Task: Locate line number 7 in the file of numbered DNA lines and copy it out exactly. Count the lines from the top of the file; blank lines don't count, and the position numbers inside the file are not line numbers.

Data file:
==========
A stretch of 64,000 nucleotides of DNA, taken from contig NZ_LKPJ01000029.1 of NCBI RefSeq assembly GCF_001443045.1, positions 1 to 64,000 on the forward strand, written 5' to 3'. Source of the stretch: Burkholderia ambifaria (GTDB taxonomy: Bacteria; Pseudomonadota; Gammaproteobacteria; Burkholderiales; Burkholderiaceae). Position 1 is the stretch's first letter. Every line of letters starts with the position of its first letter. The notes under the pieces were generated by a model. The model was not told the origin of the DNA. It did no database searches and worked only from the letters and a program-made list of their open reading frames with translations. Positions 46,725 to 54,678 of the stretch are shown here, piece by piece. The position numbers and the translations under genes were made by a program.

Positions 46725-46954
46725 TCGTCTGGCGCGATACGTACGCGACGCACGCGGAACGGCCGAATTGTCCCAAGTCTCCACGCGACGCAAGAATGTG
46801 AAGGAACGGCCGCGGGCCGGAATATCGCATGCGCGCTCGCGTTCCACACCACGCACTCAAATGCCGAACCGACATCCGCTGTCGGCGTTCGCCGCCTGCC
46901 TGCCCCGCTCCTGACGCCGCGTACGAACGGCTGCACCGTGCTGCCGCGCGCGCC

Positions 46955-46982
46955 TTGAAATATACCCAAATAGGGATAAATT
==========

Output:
46955 TTGAAATATACCCAAATAGGGATAAATT